* fought the extension of unemployment benefits and retraining programs to laid-off workers in the oil and gas industry;

* opposed the Clean Water Act;

* led the fight against emergency shelter and food assistance for homeless families;

* consistently voted against funding for shelters to harbor victims of domestic violence;

* voted against the 1988 Hunger Prevention Act. …

The rest of this article is only available to active members of Questia

Sign up now for a free, 1-day trial and receive full access to:

  • Questia's entire collection
  • Automatic bibliography creation
  • More helpful research tools like notes, citations, and highlights
  • Ad-free environment

Already a member? Log in now.

Notes for this article

Add a new note
If you are trying to select text to create highlights or citations, remember that you must now click or tap on the first word, and then click or tap on the last word.
One moment ...
Default project is now your active project.
Project items

Items saved from this article

This article has been saved
Highlights (0)
Some of your highlights are legacy items.

Highlights saved before July 30, 2012 will not be displayed on their respective source pages.

You can easily re-create the highlights by opening the book page or article, selecting the text, and clicking “Highlight.”

Citations (0)
Some of your citations are legacy items.

Any citation created before July 30, 2012 will labeled as a “Cited page.” New citations will be saved as cited passages, pages or articles.

We also added the ability to view new citations from your projects or the book or article where you created them.

Notes (0)
Bookmarks (0)

You have no saved items from this article

Project items include:
  • Saved book/article
  • Highlights
  • Quotes/citations
  • Notes
  • Bookmarks
Notes
Cite this article

Cited article

Style
Citations are available only to our active members.
Sign up now to cite pages or passages in MLA, APA and Chicago citation styles.

(Einhorn, 1992, p. 25)

(Einhorn 25)

1

1. Lois J. Einhorn, Abraham Lincoln, the Orator: Penetrating the Lincoln Legend (Westport, CT: Greenwood Press, 1992), 25, http://www.questia.com/read/27419298.

Cited article

'I Do Not Choose to Run': Raising Issues, Hope and Hell
Settings

Settings

Typeface
Text size Smaller Larger Reset View mode
Search within

Search within this article

Look up

Look up a word

  • Dictionary
  • Thesaurus
Please submit a word or phrase above.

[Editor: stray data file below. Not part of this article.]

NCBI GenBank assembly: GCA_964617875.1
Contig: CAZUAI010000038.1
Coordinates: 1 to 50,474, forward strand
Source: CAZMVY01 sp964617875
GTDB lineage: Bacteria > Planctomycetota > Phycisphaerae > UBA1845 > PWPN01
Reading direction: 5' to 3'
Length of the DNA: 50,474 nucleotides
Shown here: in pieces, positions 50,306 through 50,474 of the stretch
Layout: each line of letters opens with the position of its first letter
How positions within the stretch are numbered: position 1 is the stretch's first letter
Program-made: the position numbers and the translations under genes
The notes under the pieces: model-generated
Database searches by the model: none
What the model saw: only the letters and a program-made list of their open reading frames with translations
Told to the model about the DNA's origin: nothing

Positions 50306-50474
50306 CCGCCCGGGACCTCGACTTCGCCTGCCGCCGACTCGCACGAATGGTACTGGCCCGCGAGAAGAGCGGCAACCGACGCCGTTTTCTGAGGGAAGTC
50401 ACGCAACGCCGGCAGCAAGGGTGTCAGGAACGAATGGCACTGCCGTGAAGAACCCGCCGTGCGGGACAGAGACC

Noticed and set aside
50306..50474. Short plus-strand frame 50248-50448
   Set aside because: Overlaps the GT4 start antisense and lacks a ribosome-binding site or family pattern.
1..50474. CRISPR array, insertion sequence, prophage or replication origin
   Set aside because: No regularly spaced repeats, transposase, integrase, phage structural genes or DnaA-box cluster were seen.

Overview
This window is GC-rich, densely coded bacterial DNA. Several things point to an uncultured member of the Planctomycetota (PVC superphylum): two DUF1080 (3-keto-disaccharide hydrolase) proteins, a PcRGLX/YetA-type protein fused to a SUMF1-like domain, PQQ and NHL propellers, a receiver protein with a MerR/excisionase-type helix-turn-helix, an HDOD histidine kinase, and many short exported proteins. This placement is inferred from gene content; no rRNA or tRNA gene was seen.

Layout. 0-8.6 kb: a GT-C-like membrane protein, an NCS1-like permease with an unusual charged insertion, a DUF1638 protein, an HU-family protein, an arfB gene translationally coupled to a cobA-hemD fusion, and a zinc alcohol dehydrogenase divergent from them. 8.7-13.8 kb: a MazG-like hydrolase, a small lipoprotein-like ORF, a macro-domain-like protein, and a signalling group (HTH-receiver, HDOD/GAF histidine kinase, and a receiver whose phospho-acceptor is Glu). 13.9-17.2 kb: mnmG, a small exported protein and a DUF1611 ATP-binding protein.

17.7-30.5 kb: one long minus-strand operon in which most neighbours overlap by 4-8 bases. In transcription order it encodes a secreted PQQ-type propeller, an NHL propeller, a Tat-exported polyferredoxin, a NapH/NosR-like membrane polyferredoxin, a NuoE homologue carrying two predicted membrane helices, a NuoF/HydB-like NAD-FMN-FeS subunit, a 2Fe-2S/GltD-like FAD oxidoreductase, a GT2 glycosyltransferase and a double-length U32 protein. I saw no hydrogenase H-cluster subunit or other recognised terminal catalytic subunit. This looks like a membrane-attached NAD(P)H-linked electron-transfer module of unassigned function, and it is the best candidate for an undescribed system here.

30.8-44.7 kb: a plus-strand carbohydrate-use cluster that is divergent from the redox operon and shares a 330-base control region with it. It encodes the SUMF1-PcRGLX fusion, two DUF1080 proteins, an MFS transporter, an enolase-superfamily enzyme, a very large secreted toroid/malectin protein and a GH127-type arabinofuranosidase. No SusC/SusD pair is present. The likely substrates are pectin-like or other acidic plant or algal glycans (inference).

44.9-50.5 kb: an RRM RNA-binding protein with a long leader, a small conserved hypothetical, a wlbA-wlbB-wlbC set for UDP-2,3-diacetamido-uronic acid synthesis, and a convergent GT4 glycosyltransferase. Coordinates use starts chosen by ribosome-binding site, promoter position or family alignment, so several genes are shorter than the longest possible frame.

Print this page

Print this page

Why can't I print more than one page at a time?

Full screen

matching results for page

Cited passage

Style
Citations are available only to our active members.
Sign up now to cite pages or passages in MLA, APA and Chicago citation styles.

"Portraying himself as an honest, ordinary person helped Lincoln identify with his audiences." (Einhorn, 1992, p. 25).

"Portraying himself as an honest, ordinary person helped Lincoln identify with his audiences." (Einhorn 25)

"Portraying himself as an honest, ordinary person helped Lincoln identify with his audiences."1

1. Lois J. Einhorn, Abraham Lincoln, the Orator: Penetrating the Lincoln Legend (Westport, CT: Greenwood Press, 1992), 25, http://www.questia.com/read/27419298.

Cited passage

Welcome to the new Questia Reader

The Questia Reader has been updated to provide you with an even better online reading experience.  It is now 100% Responsive, which means you can read our books and articles on any sized device you wish.  All of your favorite tools like notes, highlights, and citations are still here, but the way you select text has been updated to be easier to use, especially on touchscreen devices.  Here's how:

1. Click or tap the first word you want to select.
2. Click or tap the last word you want to select.

OK, got it!

Thanks for trying Questia!

Please continue trying out our research tools, but please note, full functionality is available only to our active members.

Your work will be lost once you leave this Web page.

For full access in an ad-free environment, sign up now for a FREE, 1-day trial.

Already a member? Log in now.